When the angels left them and went back to heaven, the shepherds said to one another, “Let us go over to Bethlehem and see this thing that has taken place, that the Lord has made known to us.” So they hurried off and located Mary and Joseph, and found the baby lying in a manger. When they saw him, they related what they had been told about this child, and all who who heard it were astonished at what the shepherds said. But Mary treasured up all these words, pondering in her heart what they might mean. So the shepherds returned, glorifying and praising God for all they had heard and seen; everything was just as they had been told.
At the end of eight days, when he was circumcised, he was named Jesus, the name given by the angel before he was conceived in the womb.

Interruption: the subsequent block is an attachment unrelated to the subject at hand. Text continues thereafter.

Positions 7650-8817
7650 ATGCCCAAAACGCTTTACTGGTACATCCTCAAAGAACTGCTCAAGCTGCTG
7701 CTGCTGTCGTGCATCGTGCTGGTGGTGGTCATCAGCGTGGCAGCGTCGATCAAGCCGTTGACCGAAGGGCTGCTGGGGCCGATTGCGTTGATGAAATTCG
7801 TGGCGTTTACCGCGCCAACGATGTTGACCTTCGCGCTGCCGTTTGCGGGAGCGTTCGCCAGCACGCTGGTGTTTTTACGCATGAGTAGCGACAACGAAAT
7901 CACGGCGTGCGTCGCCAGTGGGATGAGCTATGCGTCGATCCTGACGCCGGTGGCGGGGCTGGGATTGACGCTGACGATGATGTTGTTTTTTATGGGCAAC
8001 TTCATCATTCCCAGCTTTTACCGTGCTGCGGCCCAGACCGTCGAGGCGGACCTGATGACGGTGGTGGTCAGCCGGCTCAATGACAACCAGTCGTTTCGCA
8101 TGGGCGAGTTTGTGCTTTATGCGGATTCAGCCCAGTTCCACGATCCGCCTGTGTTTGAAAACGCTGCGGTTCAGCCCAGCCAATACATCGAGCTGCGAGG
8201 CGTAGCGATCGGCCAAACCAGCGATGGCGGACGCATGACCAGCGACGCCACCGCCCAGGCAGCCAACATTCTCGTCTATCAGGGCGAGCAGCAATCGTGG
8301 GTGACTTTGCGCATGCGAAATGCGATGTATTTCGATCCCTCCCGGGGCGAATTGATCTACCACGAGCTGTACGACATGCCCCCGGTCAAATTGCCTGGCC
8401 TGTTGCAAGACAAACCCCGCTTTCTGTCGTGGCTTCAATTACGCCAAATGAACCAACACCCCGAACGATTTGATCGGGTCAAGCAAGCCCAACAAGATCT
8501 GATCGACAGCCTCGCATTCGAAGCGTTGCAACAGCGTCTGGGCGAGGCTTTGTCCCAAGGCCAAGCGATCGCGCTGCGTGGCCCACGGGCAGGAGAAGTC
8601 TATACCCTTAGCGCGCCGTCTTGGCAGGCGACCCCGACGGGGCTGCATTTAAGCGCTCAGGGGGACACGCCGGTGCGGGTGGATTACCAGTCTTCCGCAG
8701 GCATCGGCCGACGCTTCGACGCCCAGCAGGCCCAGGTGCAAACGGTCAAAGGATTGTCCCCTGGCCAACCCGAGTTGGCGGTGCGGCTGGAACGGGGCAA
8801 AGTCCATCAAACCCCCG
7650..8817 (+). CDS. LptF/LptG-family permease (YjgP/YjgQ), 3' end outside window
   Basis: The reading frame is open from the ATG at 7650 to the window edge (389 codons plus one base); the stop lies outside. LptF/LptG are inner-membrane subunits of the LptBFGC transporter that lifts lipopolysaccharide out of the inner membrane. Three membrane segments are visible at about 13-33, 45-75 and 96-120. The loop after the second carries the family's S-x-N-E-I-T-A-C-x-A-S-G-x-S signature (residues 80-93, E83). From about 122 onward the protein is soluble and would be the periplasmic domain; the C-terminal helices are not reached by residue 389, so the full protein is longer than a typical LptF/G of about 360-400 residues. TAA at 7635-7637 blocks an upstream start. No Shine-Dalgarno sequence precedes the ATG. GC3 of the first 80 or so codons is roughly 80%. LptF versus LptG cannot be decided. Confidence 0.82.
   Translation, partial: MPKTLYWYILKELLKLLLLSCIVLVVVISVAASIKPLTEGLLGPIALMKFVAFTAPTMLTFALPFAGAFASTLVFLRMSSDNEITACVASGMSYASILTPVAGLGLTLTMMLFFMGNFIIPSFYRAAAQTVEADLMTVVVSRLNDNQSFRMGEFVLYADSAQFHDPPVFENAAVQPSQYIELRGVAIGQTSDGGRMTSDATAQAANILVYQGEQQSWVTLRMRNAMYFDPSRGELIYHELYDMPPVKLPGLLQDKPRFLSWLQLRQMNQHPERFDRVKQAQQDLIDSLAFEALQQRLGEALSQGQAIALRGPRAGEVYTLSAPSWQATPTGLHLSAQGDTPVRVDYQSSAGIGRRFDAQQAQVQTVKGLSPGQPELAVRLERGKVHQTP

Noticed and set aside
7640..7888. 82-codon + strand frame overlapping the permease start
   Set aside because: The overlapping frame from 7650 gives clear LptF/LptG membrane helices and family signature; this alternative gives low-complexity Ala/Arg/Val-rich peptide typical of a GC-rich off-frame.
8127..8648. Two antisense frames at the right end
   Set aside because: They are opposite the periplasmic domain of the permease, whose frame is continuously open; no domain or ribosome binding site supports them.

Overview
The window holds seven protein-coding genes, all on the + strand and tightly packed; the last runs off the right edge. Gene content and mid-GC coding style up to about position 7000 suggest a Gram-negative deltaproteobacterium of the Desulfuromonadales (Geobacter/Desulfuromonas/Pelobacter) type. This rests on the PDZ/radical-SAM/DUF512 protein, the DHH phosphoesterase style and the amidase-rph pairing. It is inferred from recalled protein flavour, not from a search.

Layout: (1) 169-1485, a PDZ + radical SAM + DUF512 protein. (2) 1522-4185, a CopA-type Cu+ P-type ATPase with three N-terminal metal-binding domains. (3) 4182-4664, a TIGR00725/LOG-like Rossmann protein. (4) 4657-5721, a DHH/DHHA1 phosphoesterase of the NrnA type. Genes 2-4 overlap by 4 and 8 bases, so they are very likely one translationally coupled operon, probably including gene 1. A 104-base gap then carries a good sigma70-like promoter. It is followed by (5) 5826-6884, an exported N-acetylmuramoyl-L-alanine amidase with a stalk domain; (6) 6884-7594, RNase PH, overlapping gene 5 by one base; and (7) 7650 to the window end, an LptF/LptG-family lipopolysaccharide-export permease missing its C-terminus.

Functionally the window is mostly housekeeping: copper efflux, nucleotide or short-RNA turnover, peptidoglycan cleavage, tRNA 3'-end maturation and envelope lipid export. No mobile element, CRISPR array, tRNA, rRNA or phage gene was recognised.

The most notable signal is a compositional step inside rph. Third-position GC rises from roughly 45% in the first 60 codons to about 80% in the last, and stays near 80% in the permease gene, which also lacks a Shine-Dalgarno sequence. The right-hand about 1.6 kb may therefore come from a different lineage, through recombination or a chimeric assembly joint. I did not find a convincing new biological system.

What does this passage say about joy? If we were paying attention while the passage was read, we should have noticed that fear, terror, and astonishment were mentioned in the passage a lot more than joy. What does this mean? In fact, if we feel confused, we are in good company. Everyone one is astonished at these events, and Mary herself is left searching for the meaning of all of this.
But Luke does not leave us completely in the dark. Let’s look at what Luke has to say about joy and why we can be joyful. The first thing he wants us to notice is whom Jesus’ coming effects. This is not something we often think about when we tell the Christmas story. We think that Jesus’ coming brings joy to everybody. It’s a happy time of year. The mall and the department stores set up christmas trees, string colored lights, pipe in holiday music. Community Christmas concerts are for everybody. we give gifts to just about everybody--shouldn’t God’s joy be for everybody? Maybe.